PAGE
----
Owning a piece of maritime history
US puts obsolete lighthouses up for public auction
WASHINGTON - For sale: historic waterfront property with a spectacular, 50-foot-high view of Lake Michigan. Featuring solid, century-old cast-iron construction, painted distinctive red. Comes with its own Fresnel lens for signaling ships.
If that sounds attractive, too late: The Kenosha North Pierhead Lighthouse in Wisconsin has already been auctioned by the General Services Administration. But there’s still the Conneaut Harbor West Breakwater Light in Ohio, which is open for bidding until Wednesday.
“There are a number of people who like to say, ‘Hey, I own a lighthouse.’ It’s good cocktail-party conversation,’’ said John Smith, the deputy assistant commissioner for real property utilization and disposal for the GSA’s Public Building Service.
GSA is also offering 12 historic lighthouses free, though takers must be eligible state or local entities, nonprofit corporations, historic-preservation groups, or community development organizations.
“The US General Services Administration is looking for a few good stewards to preserve a key slice of the nation’s maritime history,’’ the agency said in a news release.
The lighthouses are being made available as part of the National Historic Lighthouse Preservation Act of 2000. The federal government owns about 250 lighthouses, which are maintained by the Coast Guard. Once critical for navigation along the nation’s coastal and inland waterways, many have been made obsolete by the advance of radio, radar, and satellite navigation.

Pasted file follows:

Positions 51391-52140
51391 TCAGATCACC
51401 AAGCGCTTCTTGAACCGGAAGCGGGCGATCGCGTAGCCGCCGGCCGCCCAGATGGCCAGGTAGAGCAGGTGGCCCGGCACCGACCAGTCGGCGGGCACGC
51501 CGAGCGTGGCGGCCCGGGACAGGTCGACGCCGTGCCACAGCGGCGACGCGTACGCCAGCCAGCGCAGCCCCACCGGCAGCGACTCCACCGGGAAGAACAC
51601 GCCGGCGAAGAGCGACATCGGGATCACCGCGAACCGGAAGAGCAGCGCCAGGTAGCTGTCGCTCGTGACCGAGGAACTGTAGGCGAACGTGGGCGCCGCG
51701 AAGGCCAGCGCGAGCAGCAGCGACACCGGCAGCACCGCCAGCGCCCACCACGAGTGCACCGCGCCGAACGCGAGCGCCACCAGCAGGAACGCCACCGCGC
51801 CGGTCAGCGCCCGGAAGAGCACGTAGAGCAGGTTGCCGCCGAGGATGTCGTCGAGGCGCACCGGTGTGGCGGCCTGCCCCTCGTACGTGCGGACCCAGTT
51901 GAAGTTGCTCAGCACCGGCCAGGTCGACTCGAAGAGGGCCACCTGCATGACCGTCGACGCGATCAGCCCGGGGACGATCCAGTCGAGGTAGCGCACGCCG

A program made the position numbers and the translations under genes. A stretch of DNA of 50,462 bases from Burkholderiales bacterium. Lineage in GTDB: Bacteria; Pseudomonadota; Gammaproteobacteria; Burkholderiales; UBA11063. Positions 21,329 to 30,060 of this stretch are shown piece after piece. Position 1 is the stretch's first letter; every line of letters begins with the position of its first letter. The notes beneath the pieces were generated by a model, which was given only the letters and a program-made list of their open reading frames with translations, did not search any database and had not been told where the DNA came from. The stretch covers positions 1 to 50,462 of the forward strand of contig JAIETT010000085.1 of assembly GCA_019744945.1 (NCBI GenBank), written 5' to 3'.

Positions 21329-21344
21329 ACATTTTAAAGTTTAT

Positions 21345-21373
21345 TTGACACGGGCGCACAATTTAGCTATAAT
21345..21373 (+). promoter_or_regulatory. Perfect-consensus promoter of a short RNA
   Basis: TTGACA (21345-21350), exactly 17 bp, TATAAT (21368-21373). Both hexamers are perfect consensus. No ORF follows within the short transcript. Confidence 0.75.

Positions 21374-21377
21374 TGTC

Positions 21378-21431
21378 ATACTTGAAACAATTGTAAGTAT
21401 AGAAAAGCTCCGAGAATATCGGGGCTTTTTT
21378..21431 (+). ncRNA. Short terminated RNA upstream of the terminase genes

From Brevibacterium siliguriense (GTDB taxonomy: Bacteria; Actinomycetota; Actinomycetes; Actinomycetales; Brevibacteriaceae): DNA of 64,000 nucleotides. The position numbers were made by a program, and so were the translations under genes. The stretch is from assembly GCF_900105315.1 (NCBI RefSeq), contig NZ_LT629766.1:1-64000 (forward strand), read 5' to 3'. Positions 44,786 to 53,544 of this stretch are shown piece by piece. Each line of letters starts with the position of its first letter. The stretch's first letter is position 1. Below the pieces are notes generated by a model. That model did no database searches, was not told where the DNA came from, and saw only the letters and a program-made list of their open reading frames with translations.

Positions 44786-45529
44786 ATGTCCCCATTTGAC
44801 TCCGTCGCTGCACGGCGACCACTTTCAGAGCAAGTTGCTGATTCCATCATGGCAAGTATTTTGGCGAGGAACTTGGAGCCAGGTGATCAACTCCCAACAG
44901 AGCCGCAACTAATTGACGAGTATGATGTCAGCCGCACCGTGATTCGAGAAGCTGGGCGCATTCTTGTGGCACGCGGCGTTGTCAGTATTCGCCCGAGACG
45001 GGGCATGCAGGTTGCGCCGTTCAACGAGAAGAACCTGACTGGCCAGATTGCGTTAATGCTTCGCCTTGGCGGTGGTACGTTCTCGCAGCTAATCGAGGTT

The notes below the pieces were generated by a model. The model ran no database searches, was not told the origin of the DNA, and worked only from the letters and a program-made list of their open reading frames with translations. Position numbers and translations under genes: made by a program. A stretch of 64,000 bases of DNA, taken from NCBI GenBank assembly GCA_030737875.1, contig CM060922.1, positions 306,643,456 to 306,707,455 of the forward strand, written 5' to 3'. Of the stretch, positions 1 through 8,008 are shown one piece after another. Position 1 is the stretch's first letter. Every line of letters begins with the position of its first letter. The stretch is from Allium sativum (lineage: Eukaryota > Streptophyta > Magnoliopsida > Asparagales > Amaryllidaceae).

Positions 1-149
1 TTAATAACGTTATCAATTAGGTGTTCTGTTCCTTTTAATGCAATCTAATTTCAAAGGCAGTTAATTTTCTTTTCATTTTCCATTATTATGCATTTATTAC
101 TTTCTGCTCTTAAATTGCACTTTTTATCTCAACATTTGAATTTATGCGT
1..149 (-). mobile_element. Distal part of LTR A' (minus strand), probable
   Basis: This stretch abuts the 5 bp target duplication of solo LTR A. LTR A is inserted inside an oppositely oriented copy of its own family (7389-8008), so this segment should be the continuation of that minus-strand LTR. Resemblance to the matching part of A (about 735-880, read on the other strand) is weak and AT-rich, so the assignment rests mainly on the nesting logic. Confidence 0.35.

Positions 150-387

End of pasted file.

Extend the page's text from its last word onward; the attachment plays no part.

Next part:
Under the terms of the legislation, if the Coast Guard decommissions a lighthouse, the government tries to find a caretaker agency or buyer rather than see the structures demolished or fall apart from neglect.
“They’re in varying states of repair or disrepair,’’ Smith said. “They’re not cheap to maintain.’’
Over the past half-dozen years, 54 lighthouses have been transferred from the federal government, including six to public agencies, 16 to local governments, three to states, and 29 to nonprofits, according to Smith.
Twenty-two others have been sold to the public, at prices ranging from $10,000 to $260,000. The first choice is to find a qualified entity to take over a lighthouse. Interested parties are subjected to “a rigorous application process,’’ according to the GSA, including a review of whether they are able financially able to maintain a lighthouse.
The entities have responsibility for upkeep and must make the station available for education, park, recreation, cultural, or historic-preservation purposes to the general public. If no takers can be found, the lighthouses are put up for public auction. “If they’re sold, a lot of the restrictions come off,’’ Smith said.
Buyers have included doctors, military officers, couples looking for a weekend getaway, and others who want to open a bed and breakfast, according to Smith.
The GSA has a network of potential buyers, including people who have registered online and receive e-mail updates when lighthouses go on sale. Others are reached through ads in newspapers or publications appealing to lighthouse aficionados.
The GSA website includes a countdown clock marking the time until the close of bidding. “Usually we see the bidding pick up’’ in the final days and hours before deadline, Smith said.
“Once we close, there are a number of steps to make sure [the bidders] understand what they’re in for.’’
The 12 lighthouses being offered for free are the Ile Aux Galetts Light, Port Austin Reef Light, and Alpena Light in Michigan; the Brandywine Shoal, Ship John Shoal, and Miah Maull Shoal in New Jersey; Race Rock and Orient Point in New York; the Point Tuna Light - also known as Punta Tuna - in Puerto Rico; the Milwaukee Breakwater Lighthouse in Wisconsin; the Fowey Rocks Light in Florida; and San Pedro’s Point Fermin Light in California.
“GSA is committed to ensuring that these national beacons of light and life are transferred to new stewards dedicated to preserving their historic significance,’’ said David Foley, deputy commissioner of the Public Building Service.